About SB81 (Penal Code 1385)
Updated: Oct 25, 2021
SB81 was just signed into law. You can read the text of the new law HERE. It will go into effect on January 1, 2022. This law amends Penal Code section 1385, which already allowed judges to dismiss certain enhancements. It expands judges’ discretion and jurisdiction to dismiss any and all enhancements. It also includes a list of factors (found under the letters capital A through I in the law) that should motivate a judge to decide to dismiss. Keep in mind: if your loved one doesn’t have any of these factors in his/her case, it doesn’t mean the law doesn’t apply to them. It just means that they don’t have the added persuasive impact to help get a judge to dismiss. It doesn’t mean it is impossible. Here is the important part for most of you reading this: the law is NOT RETROACTIVE. What that means is, it does not include a provision allowing those who are already sentenced (and whose cases are final) to petition or apply to have their enhancements dismissed from their sentences. I know, this is very sad news for many of you, but better to know the TRUTH than to be misled by some lawyer who will cheat you and steal your money with false promises. So, how DO people take advantage of this law? Four ways: 1) Anyone facing sentencing (for a recent crime, generally) after the date the law goes into effect will have this option, meaning their lawyer can urge the judge to dismiss any enhancement, even if they were convicted of it in a plea deal or trial verdict.
2) Anyone who was sentenced within 120 days before the law went into effect can ASK the judge to recall and resentence, using Penal Code 1170(d).
3) Anyone whose case is not final, i.e. it is still on direct appeal, or the defendant is on probation (not parole), qualifies to file a petition pursuant to People v. Estrada to get the benefit of this new law. For this, a defendant should seek help from their appellate lawyer, their trial lawyer, and new counsel. Don’t mess this up by filing pro per or with a jailhouse lawyer – you only get to file it once. Recent caselaw says that "not final" DOES include a case that is already in a resentencing proceeding (such as thru SB1437 or 1170(d)).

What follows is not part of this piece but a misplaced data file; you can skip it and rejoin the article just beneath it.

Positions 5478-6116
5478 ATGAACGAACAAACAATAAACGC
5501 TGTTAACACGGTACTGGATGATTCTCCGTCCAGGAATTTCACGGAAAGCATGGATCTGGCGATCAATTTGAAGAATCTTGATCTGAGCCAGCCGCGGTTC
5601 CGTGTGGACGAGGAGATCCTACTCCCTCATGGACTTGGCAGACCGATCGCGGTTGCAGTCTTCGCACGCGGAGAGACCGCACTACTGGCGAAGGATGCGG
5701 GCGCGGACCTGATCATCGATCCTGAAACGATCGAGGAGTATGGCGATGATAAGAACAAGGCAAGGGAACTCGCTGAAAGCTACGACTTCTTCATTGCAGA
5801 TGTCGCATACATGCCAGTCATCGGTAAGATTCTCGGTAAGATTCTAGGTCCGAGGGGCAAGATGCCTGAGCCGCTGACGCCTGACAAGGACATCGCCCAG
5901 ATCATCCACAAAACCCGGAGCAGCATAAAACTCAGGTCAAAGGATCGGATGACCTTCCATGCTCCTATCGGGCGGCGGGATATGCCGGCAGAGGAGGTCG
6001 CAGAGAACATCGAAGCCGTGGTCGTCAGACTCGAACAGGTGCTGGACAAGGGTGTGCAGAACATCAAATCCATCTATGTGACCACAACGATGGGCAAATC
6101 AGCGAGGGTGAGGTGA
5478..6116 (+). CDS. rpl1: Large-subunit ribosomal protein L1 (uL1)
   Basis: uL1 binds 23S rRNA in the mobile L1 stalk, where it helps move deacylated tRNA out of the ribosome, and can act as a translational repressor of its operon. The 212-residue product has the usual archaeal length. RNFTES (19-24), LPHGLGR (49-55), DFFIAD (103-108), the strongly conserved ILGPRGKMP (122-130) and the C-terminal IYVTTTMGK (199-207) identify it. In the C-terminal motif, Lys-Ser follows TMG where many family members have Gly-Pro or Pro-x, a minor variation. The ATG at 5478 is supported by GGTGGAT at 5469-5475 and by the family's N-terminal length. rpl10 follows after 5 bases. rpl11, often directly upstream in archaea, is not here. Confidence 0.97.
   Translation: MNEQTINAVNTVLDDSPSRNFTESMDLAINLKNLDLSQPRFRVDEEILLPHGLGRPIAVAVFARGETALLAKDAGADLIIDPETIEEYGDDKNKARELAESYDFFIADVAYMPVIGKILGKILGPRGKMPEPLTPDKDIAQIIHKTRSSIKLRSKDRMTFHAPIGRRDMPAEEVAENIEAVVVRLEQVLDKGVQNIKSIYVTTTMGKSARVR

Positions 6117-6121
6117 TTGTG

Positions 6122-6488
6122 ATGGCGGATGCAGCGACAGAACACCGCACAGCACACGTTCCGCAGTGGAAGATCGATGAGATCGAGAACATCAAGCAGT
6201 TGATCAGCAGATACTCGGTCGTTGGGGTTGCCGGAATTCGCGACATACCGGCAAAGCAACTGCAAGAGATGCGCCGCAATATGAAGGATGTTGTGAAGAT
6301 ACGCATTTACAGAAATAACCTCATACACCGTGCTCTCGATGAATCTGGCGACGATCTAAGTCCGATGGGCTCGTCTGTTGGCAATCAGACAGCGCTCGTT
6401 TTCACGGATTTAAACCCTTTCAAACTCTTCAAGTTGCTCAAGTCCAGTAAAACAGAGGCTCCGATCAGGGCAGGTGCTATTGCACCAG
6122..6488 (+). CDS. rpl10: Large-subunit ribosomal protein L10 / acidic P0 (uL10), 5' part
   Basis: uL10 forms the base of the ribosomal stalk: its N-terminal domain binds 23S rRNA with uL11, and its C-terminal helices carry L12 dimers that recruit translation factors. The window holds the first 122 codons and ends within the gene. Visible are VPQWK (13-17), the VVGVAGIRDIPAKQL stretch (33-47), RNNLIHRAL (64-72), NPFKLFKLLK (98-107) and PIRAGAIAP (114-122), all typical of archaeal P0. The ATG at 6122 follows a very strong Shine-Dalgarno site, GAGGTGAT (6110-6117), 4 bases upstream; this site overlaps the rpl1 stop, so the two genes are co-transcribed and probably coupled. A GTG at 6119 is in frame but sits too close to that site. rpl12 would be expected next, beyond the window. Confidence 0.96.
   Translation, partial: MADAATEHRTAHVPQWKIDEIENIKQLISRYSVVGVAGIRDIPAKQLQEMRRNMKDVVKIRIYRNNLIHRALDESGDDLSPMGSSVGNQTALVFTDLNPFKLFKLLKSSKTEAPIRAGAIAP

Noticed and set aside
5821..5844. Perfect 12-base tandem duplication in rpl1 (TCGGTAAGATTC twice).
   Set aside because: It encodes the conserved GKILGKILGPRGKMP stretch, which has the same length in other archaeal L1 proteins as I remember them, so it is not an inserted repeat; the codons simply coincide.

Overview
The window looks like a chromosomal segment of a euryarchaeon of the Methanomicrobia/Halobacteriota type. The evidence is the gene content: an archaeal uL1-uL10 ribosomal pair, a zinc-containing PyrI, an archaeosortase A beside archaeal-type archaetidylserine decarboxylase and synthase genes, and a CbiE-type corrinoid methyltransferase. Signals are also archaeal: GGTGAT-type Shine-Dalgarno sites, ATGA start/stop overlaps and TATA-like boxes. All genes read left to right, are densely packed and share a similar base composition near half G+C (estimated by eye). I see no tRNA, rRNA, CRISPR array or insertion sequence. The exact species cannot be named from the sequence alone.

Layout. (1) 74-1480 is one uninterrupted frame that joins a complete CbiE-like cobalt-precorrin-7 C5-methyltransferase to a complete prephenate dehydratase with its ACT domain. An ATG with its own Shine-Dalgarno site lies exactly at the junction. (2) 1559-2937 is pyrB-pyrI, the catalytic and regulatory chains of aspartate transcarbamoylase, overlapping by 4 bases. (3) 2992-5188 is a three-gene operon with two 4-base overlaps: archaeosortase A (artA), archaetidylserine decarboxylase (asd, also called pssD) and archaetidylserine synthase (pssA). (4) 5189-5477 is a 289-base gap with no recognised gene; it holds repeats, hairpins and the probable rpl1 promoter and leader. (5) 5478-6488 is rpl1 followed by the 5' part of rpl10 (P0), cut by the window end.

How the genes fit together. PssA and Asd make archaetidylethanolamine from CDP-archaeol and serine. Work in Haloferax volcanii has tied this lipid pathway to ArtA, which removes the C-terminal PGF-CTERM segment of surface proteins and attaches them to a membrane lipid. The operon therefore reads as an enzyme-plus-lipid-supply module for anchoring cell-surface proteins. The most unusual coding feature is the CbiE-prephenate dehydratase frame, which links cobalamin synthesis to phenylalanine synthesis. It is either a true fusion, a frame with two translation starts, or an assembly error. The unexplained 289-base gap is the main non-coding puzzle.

4) If someone is resentenced for any other reason, you’ll then have the benefit of all new laws that reduce punishment, which includes SB81. Some examples of how this could apply to your loved one: a. If you get a recommendation for resentencing pursuant to Penal Code 1170(d) from the DA or CDCR, and if the judge decides to resentence, this could be a chance to utilize SB81 to request dismissal of enhancements and substantially reduce the overall term. Remember that it is NOT mandatory - the judge has full discretion to say "no" to the request. BUT if you are in the process of asking the DA to recommend you, pointing out that several of the consideration factors in SB81 are applicable could help motivate a DA to actually recommend resentencing. b. If you are getting resentenced pursuant to a SB1437 (Penal Code 1170.95) petition. The new sentencing hearing will apply all current laws, including SB81. c. If you are sent for resentencing by CDCR as a result of an error in your current sentence. This is often called a “People v Hill letter” sent from CDCR back to the court. Typically, the judge just corrects the error, and changes nothing else, but the judge DOES have discretion at that time to apply new laws, including SB81, so it is worth advocating for it. d. If you have a successful habeas corpus petition on some other basis that relates to the sentence, such as new evidence showing a wrongful conviction or ineffective assistance of counsel, a strong claim of innocence, or cruel and unusual punishment. These types of habeases are RARE, but if successful, new sentencing laws would apply to any resentencing, including SB81.
For more info on how to get a resentencing hearing, please refer to my previous blog titled "Resentencing Primer." Bottom line is: SB81 by itself won't be grounds for resentencing, but if you can get in front of a judge for resentencing some other way, SB81 will apply.